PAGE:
On August 19, 2003, Moses Strauss was permanently injured when a Hamas suicide bomber detonated on the bus that Moses was riding as a passenger.
Moses and his family initiated a suit in the District Court of New Jersey on September 29, 2005.
In July 2006, 30 families were joined as plaintiffs and sought remedy under the Antiterrorism Act for injuries sustained and losses caused by Hamas affiliates from 2001-2003.
The plaintiffs seek to show that Credit Lyonnais provided banking services and maintaining accounts for CBSP (a French committee for charity and aid to Palestinians). CBSP, which provided money to sub-organizations of Hamas posing as charity organizations, was designated a primary fundraiser for Hamas by the US Treasury Department in 1998.
In 2006, the Court held that the victims had adequately alleged that the bank’s clients were terror-affiliated organizations, noting that even if the bank acted without intention, it still knew or should have known that the funds were going to support terrorist activities. Most recently, the Court held in 2013 that the majority of the Strauss claims had enough supporting evidence in order for the case to proceed to a jury trial and could not be dismissed.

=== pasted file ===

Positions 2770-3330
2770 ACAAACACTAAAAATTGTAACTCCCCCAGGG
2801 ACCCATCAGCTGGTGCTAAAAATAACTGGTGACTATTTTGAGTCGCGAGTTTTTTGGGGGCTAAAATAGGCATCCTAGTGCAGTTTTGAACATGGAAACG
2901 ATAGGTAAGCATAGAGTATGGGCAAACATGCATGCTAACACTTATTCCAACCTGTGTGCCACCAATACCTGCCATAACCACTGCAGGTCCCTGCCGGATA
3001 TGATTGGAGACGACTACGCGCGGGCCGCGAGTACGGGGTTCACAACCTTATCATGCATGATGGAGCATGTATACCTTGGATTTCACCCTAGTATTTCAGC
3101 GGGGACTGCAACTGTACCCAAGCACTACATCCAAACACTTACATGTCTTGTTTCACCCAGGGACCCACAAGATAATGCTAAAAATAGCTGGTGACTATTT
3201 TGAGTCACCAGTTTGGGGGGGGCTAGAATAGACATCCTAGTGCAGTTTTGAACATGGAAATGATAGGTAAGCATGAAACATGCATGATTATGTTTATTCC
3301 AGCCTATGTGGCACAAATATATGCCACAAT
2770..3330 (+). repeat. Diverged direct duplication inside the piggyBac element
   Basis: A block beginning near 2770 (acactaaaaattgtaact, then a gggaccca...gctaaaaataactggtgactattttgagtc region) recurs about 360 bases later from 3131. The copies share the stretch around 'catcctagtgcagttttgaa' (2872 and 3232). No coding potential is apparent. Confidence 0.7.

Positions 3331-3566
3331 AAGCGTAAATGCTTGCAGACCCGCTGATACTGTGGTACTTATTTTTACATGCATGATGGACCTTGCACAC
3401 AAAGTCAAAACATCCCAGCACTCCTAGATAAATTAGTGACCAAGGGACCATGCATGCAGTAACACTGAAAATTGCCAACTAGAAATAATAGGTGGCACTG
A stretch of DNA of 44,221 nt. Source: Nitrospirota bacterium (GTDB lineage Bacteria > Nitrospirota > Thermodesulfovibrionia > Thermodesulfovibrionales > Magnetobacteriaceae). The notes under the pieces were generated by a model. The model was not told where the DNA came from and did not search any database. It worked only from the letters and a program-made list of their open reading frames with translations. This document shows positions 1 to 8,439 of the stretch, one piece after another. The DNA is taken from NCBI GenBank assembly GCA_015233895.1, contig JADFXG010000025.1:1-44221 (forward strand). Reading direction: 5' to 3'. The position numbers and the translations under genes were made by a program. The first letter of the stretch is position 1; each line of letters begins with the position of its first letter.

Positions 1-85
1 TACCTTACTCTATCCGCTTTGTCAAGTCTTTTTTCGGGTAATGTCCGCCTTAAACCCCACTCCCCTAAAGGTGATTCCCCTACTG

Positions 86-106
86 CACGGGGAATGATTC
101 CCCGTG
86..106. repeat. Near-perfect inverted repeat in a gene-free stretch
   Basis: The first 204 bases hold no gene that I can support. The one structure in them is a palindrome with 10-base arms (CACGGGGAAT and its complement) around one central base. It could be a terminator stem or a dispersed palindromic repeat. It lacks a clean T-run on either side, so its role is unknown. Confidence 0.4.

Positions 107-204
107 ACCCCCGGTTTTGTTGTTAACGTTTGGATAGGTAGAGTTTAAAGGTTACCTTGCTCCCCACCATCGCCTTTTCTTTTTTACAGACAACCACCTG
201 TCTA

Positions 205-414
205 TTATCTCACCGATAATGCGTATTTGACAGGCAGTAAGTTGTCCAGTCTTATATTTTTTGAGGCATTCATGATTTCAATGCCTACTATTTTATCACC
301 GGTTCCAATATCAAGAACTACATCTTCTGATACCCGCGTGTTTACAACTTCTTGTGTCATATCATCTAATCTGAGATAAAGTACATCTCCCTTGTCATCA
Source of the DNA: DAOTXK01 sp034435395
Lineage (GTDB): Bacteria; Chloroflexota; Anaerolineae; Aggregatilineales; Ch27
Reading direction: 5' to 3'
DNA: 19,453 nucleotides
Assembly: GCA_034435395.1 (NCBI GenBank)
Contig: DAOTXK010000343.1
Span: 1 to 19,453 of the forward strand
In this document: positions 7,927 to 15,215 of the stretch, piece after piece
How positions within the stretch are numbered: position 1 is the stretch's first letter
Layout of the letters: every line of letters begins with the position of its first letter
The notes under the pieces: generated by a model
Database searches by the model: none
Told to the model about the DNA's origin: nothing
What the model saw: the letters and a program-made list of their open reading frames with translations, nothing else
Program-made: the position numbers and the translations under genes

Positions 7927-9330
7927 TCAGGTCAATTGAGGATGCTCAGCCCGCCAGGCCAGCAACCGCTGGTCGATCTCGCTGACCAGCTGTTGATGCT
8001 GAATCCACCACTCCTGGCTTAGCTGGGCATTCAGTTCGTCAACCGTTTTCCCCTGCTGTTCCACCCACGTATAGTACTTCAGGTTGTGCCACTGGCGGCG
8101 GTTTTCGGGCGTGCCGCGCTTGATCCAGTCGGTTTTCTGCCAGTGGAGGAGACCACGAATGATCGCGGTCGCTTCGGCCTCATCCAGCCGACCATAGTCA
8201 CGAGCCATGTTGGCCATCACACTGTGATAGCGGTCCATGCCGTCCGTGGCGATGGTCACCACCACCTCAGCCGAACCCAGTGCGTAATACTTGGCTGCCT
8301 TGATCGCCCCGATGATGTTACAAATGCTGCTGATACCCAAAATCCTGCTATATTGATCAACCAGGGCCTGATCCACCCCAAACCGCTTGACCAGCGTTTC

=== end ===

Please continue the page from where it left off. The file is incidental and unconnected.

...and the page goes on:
The Court also allowed the inclusion of expert testimony, which showed the control of Hamas over the “charity” organizations, to be submitted in the case.